Remember those family reunion portraits I took over Memorial Day weekend? (blog post HERE) Jonathan is one of Jill’s siblings and he and his wife Sarah requested a few quick couple portraits after the other photos were done and I couldn’t refuse. Making time for couple portraits is a huge priority for me!
I believe that it’s so important for couples to get photos with just each other, even after children come along! Last week I did a session with my sister-in-law and her family. (blog post here) The last time they had had professional couple photos was their wedding 10 years earlier! It’s tough – life gets busy and kids become the focus (or so I’ve been told) but if you have the opportunity, even 5 or 10 minutes during a family session – do it! It’s so important for your kids to see your love for each other and many years from now these photos and the memories will be all they have left!
It’s easy to put it off. There are a myriad of “more important” things. Life is busy, you’d like to lose a few pounds first, unexpected expenses come up. Ladies, the body image struggle is real. I hate how I look in photos and I haven’t even had kids. Here’s the thing. Three of my four grandparents passed away before I was 5. All I have to get to know them by are photos and my parents memories of them. When I look at those images, I can promise you that “wow grandma could have afforded to lose a few pounds” NEVER ONCE entered my head. Do you know what I think about when I see photos of my grandparents as my parents knew them? I wonder what the story behind the photo is. And I ask. Some of them were posed, some taken on family vacations. My dad has told some really special stories about his parents, but only after being prompted by a photograph.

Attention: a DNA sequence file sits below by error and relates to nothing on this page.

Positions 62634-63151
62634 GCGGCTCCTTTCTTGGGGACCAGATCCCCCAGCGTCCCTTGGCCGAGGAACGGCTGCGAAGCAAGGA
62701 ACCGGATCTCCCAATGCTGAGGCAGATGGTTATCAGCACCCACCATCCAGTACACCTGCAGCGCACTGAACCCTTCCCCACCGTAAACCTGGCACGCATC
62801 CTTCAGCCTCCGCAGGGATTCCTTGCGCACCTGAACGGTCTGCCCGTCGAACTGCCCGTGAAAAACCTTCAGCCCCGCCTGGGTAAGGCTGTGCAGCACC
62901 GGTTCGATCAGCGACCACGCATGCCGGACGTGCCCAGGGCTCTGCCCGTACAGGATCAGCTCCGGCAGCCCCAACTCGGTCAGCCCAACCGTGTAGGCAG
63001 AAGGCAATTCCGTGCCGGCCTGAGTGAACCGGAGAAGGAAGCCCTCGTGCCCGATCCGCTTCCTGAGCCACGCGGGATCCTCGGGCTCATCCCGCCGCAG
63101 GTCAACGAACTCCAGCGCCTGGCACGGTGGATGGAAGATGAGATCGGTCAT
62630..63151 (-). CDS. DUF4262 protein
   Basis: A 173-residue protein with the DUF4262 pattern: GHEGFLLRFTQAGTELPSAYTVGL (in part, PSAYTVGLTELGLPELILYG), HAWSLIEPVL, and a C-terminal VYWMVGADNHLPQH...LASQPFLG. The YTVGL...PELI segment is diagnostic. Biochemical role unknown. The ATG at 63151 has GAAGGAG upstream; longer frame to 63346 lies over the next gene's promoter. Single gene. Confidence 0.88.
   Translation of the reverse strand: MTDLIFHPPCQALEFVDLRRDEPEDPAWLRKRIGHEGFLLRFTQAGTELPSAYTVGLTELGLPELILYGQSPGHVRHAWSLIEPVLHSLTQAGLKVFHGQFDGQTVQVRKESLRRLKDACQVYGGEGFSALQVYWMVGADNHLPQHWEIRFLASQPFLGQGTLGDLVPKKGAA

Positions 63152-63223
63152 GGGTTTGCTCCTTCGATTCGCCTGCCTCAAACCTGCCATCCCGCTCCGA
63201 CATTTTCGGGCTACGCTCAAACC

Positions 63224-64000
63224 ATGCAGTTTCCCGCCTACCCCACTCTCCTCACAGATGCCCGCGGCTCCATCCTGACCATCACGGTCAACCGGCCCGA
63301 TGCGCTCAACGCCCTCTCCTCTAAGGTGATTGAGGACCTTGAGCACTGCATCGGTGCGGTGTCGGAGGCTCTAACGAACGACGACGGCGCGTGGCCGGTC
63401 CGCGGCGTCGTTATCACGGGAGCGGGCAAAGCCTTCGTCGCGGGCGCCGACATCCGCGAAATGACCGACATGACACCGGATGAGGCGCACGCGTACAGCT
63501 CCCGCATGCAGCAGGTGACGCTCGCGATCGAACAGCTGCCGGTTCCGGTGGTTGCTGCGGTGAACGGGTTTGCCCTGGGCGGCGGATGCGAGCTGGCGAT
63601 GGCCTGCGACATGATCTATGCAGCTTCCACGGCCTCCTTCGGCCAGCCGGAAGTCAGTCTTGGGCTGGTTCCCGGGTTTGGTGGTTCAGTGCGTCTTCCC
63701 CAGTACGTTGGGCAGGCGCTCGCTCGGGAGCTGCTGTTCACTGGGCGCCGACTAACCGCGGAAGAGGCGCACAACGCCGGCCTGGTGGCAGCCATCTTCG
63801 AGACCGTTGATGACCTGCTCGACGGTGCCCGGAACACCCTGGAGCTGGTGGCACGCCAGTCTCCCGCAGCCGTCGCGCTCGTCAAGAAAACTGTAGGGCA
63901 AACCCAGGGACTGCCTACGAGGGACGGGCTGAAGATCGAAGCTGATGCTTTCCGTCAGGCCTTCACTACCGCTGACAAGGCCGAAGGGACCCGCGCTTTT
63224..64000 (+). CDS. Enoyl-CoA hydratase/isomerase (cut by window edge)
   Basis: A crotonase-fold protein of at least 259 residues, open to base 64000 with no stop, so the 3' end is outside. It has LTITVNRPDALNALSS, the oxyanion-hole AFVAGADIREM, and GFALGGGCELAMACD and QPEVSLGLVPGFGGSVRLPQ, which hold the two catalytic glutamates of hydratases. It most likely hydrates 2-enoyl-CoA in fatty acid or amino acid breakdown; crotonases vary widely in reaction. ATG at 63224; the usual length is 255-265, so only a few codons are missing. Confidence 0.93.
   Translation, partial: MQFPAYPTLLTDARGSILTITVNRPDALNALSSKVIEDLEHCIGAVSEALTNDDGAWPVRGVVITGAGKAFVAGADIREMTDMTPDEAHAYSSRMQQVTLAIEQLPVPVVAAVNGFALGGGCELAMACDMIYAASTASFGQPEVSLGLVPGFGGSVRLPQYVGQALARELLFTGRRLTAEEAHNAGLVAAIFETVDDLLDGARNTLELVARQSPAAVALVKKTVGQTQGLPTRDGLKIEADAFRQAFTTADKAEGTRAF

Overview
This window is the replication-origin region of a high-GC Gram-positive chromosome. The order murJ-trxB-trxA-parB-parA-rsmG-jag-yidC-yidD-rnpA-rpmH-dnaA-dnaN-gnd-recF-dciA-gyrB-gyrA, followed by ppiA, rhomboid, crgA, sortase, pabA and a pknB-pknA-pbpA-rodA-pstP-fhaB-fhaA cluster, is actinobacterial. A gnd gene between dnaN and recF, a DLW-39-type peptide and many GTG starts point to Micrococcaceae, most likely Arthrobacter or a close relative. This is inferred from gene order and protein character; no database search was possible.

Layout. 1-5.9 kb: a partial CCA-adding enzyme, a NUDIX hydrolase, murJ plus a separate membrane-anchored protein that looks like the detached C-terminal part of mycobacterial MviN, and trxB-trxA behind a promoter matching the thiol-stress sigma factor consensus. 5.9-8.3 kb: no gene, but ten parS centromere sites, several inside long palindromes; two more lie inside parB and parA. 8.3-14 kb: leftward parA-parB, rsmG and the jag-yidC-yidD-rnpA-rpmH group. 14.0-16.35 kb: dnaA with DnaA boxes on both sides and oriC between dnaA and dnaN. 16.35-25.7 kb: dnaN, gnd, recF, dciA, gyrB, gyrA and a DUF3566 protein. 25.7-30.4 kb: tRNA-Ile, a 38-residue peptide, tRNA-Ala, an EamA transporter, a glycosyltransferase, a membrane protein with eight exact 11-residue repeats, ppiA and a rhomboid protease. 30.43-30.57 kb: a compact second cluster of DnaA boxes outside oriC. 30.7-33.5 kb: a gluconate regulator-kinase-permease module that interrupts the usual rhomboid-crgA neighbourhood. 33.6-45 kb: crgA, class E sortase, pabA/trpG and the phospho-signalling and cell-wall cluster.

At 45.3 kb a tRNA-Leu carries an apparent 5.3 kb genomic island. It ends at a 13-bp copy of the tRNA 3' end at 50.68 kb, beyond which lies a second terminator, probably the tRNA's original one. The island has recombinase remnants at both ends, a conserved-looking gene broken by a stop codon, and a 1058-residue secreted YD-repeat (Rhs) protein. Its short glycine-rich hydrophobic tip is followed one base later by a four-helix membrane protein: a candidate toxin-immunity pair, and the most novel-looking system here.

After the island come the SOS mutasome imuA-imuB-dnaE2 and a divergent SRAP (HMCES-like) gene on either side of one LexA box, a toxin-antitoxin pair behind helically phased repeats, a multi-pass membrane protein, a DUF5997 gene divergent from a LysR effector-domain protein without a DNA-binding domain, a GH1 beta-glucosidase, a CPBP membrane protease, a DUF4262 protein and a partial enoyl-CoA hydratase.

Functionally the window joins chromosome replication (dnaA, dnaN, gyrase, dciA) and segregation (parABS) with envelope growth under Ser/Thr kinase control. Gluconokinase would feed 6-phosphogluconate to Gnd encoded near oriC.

Sometimes I think that we think of having photographs taken and we think of that act as selfish or self-centered. While I suppose they can be, the reason photography was invented was to freeze moments and to tell stories for future generations. To remember. Photographs (both scheduled and in-the-moment), are an integral part of the storytelling process and those stories, both macro and micro, impact future generations!
You’ll never regret having too many photos of loved ones (and yourself with them), but you’ll always regret not having enough!